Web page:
The Complete Guide to Project Management for Video Production

Harness the power of project management tools to optimize your video production processes

INTRO

Foreward

Video is the fastest growing medium in marketing, advertising, and corporate communications. Why? They say, if a picture is worth a thousand words, then a video is worth a million. And as budgets shift to video, the speed, volume, and demands of video production are necessitating a project management plan for video production.

If video production sometimes feels chaotic, organizing projects across clients, freelancers, and distribution channels, you’re not alone. A film or video project can be a complicated adventure of elements from briefing to scripting to storyboarding to locations to equipment to bookkeeping to creative review to final deliverable and distribution. In this guide, you’ll learn the skills and tools you’ll need to have the right video production project management plan.

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Part 1:

Introduction to Project Management for Video Production

Before we begin, it’s important that we define what project management for video production is. Whether you’re new to video production or you’ve been doing it for years, it’s fairly evident that video production has a lot of moving parts. Project management is just a way to keep track of all those moving parts in one central location.

“Entrepreneurship doesn’t get easier. The goals just get bigger.” – David Capece, CROOW Founder

If you’re on a budget and looking to manage a project without investing in a 3rd party software, it’s doable with spreadsheets, google docs, emails, phone calls, etc. However, that method requires a lot of handholding and oversight by the project manager. Consistently updating the spreadsheet or google doc, sending out manual emails to let a team member know it’s time for them to take on their task, passing back and forth video files via email or WeTransfer to the client, etc. All of these tasks are time-consuming and hard to keep track of! “Did I end up emailing Sara that she was supposed to have those scripts done by EOD Friday?” “Does Gary know that he needs to be at the shoot location by 7am tomorrow?”

To make it easier on yourself, we recommend investing in a project management software. A quick Google search will prove that there are dozens, maybe even hundreds of project management softwares out there. And most of them have specific use-cases. Some are designed for information technology, others are designed for software development, still some are designed for marketers. While many of those options will work for video production, it helps to have a project management software built for video production teams.

Introducing: CROOWpm. CROOW Project Management is the first video production project management platform built by and for video production professionals. From storyboarding to call sheets to client approvals, CROOWpm assists video production teams every step of the production process. Learn more about CROOWpm on our website.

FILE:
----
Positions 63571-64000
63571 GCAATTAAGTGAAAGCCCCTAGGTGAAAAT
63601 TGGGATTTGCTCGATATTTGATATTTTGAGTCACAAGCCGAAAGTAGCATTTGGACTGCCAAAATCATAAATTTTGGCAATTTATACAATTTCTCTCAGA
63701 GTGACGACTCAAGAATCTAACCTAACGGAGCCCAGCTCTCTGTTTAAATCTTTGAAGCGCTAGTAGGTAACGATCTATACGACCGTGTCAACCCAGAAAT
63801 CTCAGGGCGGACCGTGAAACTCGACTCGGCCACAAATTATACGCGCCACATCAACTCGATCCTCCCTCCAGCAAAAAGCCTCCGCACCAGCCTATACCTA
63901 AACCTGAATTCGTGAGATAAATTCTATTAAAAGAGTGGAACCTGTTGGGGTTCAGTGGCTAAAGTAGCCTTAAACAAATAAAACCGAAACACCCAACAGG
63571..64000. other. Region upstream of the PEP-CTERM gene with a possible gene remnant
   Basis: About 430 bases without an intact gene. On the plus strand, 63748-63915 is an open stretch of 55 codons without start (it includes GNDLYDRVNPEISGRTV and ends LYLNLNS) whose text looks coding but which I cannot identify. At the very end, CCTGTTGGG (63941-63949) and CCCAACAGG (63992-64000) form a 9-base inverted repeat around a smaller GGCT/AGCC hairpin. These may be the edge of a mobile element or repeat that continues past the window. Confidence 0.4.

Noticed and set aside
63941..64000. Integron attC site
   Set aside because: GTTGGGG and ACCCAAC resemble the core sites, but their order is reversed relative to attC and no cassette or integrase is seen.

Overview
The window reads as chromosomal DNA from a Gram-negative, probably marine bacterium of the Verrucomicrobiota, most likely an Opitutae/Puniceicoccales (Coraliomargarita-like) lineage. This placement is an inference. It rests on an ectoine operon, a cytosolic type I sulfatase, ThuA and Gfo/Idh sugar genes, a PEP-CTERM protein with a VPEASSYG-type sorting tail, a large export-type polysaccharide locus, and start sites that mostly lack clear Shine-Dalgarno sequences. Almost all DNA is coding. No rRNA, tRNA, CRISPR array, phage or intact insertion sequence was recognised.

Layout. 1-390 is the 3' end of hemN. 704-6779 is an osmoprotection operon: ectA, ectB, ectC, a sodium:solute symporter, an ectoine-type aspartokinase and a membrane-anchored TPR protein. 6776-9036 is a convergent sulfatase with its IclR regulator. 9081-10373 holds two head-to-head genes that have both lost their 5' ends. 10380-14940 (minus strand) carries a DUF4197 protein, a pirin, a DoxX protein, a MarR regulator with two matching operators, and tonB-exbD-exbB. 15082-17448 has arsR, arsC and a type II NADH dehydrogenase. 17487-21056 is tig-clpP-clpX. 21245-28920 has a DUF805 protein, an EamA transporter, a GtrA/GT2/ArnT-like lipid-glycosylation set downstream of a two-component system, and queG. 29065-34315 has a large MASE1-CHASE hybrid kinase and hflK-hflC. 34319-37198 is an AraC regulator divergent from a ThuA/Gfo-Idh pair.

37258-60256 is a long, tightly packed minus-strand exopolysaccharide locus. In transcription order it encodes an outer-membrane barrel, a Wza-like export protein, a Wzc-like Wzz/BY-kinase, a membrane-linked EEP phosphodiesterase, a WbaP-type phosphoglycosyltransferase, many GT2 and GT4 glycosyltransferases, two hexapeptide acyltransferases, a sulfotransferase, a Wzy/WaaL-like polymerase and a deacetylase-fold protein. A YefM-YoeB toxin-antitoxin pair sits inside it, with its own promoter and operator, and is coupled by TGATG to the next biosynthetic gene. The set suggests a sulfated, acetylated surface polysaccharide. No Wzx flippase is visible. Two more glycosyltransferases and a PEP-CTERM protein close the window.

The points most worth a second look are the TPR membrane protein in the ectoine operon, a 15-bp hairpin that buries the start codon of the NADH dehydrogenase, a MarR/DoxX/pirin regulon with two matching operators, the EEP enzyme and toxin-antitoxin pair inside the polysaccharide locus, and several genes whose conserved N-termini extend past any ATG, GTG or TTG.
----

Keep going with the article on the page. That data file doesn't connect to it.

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Part 2:

Project Management Opportunities Across the Video Production Process

In every step of the video production process, there are opportunities to use a project management software to optimize your experience. And because the video production process is so unique, it’s wise to not settle for just any PM software. Using a project management tool that’s built for video production will make each step of the production journey much simpler. Let’s take a look at all the steps of video production process and where a project management tool or tactics might fit in:

Lay the groundwork for your video. The initial briefing session with key video stakeholders sets the tone for the rest of the project. It’s at this stage that you determine the videos’ goals, general message, and tone.

Project Management Tip: A quality PM software will allow you to store all your initial notes from the briefing session in one central location. This way, you can always return to the foundation of the project as new thoughts and recommendations surface along the way.

Decide on production requirements. Will your video be shot in a studio or on location? Will you need actors or is it going to highlight employees? Will there be animation in the video? What types of cameras will you need? All of this needs to be determined first, as it sets the foundation for the rest of the production.

Project Management Tip: Most PM softwares allow you to add a project description at the forefront of the project. Keep your notes here and tag key stakeholders to make sure everyone is in agreement on the basics.

READ: Ultimate B2B Video Marketing Guide + Strategies

Determine your timetable. Start with the finish line. What time do you want to have your video completely finished by? Then work backwards from there.

Depending on the length and production value of your video, timing will vary. If you’re creating a corporate video, brand video, or animated explainer, you can expect roughly a month from shoot day to launch. That means: 1 day for filming, 2 weeks for producing the first draft, and 2 weeks of back and forth between stakeholders and the video production team. If you’re creating a high-quality, expensive video with changing sets, animation, actors, memorized lines, and more, you’ll want to give yourself more time (think months, rather than weeks).